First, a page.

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October 8, 2014
7 Min Read
Anyone involved in IT projects has probably felt the sting of a technical success that is also a business failure. Some may be in denial, but the reality is that this happens frequently, and in most cases it's due to a common set of underlying causes. The primary causes for a technical success and business failure (TSBF) can be blamed on not having an intelligent and grounded change management strategy.
What do I mean by technical success and business failure? Often the measure of failure -- or its close cousin, mediocrity -- is weak adoption by the intended users, who don't see the value in the technology. Often, the political consequences from an IT and business perspective are that no one will readily acknowledge the emperor's lack of clothing. Nevertheless, we still all walk away from the experience angry, disappointed, frustrated, and asking why.
[Digital initiatives are where the action is. Here are three companies that made them work: How IT Can Spur Digital Innovation.]
Here are the top six causes and corresponding fixes, followed by some real-world examples of tech successes that ended in a business failure -- or a failure followed by a business success.
Extended deployments: Analysis paralysis sets in as both the business and IT continually take half steps without ever finishing. Blame lack of time, lack of coordination, or everyone wanting input. The project continually gets delayed. rather than rolling forward to some rendition of a solution.
To quote my COO, Jasmin Steely: At a certain point every project or stage must go to a "pencils-down state," even if the system isn't perfect. There comes a time when it is more important to get something out the door that people can use and that can solicit feedback for the next iteration.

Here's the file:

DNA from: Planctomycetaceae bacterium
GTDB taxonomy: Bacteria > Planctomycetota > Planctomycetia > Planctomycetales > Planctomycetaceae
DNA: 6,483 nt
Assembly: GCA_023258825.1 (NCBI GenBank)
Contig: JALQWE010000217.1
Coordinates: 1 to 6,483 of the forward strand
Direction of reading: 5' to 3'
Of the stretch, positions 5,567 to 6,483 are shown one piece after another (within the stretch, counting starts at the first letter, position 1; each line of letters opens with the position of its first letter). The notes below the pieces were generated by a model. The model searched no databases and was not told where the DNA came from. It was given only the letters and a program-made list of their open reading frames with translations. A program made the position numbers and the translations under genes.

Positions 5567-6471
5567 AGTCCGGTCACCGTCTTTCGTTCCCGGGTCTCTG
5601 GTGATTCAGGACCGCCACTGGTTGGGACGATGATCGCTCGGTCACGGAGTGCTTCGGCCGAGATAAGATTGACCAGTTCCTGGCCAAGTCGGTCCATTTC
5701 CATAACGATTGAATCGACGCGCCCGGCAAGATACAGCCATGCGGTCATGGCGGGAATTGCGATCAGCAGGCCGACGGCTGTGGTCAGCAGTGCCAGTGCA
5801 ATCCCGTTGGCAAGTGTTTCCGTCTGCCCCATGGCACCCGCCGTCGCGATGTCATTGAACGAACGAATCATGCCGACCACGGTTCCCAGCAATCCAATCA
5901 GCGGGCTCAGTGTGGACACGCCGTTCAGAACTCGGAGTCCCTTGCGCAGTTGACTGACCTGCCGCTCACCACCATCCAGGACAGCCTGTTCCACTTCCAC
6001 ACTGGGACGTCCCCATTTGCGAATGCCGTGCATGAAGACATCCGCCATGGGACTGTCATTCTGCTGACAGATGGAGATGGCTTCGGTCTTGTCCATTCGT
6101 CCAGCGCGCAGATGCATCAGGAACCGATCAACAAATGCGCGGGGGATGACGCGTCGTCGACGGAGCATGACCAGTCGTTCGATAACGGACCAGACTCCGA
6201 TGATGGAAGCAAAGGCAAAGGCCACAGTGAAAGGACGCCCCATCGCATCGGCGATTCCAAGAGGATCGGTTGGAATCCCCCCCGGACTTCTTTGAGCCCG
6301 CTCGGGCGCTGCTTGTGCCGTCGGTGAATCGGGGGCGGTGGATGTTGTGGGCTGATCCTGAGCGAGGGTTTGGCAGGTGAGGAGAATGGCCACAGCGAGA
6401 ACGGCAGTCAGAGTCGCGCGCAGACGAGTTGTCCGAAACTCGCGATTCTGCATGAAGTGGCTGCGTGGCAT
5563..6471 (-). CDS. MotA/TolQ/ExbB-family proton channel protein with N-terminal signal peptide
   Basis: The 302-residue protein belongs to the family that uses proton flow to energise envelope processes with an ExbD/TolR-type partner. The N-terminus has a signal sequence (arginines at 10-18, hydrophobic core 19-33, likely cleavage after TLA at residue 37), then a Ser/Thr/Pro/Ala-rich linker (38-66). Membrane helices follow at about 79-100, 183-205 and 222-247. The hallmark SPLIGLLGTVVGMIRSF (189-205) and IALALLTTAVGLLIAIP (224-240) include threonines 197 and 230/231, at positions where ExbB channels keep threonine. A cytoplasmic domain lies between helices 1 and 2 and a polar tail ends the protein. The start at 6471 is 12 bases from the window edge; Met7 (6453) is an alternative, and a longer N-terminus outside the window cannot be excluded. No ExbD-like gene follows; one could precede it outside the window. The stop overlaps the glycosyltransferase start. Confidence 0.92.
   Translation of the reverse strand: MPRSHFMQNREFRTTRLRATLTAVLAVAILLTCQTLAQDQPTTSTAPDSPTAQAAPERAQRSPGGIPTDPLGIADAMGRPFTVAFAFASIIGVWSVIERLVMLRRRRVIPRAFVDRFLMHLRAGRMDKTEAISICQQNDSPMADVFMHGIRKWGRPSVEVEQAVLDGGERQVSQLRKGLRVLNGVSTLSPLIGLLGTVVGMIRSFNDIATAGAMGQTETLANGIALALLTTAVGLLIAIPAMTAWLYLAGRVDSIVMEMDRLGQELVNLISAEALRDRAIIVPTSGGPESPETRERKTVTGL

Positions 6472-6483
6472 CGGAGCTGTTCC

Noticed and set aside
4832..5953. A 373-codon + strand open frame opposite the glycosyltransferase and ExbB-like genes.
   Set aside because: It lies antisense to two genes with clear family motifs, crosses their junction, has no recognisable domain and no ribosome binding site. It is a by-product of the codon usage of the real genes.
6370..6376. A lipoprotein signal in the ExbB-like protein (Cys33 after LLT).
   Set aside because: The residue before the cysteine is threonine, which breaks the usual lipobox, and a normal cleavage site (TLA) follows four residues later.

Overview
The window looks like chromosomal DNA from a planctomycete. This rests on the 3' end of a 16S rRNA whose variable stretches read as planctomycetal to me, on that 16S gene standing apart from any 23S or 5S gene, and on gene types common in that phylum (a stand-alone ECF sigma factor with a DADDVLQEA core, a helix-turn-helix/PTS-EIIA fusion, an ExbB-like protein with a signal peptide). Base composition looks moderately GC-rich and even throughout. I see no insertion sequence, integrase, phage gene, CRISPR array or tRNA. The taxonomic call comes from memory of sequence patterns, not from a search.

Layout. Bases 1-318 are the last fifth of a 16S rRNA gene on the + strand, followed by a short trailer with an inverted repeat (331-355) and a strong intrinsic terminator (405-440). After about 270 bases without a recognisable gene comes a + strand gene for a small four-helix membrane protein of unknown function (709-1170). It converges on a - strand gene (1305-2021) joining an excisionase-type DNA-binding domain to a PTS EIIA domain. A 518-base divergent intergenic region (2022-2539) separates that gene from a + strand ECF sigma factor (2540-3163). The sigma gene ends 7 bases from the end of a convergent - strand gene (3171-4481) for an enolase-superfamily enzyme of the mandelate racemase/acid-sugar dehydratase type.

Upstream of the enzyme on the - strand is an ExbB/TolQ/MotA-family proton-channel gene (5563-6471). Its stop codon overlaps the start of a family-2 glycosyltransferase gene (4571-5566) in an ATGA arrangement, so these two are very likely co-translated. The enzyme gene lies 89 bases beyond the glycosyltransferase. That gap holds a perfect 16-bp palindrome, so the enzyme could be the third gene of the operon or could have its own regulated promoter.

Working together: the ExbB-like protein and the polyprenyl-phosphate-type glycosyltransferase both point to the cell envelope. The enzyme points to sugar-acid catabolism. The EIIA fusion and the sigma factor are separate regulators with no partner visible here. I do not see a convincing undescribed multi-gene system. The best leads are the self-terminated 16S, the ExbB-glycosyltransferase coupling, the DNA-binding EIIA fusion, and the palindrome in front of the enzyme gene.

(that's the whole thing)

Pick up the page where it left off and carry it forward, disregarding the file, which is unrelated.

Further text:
Don't know what you don't know: Today's technologies, especially configurable software, offer so many choices they can quickly become overwhelming. And neither users nor IT sponsors necessarily know what the products can do until they see them in action. This translates into projects that take much longer than expected.
Consistent with the notion of pencils-down releases, prototyping and development demos are essential to the configuration/development process. This lets users start to learn what the system can and can't do. Plan on two or more iterations for any project.
Sprint to the finish but forget post-launch change management: Organizations often plan for a project to wrap up once it goes live. Even if that's technically true, business success requires changes after systems are exposed to real-world use.
Plan for focused training and a solid support program after go-live, and include a well-publicized post-launch communication campaign that illustrates the value of the system and how it is being adopted. Include stories of problems solved and quantitative before-and-after results if possible.
Disconnected IT and business users: Even with best intentions, there is frequently a void between IT and business-unit users. IT may pursue an initiative without consulting with the business units, or the business believes that IT doesn't really understand its requirements. The tension often drives SaaS or hosted options as business units try to get as far from IT as possible.
This is a relatively straightforward fix: Figure out a way to work together. IT should actively and intensely pursue business-user feedback through meetings, surveys, questionnaires, and similar techniques. This will allow the business users to actively participate in the dialogue.
Users don't see the value: If users don't understand how their lives can be made easier, the system won't get traction. The problem is that new systems require some level of change, which means a bit more work and learning for users. Show how there's added benefit from the added effort.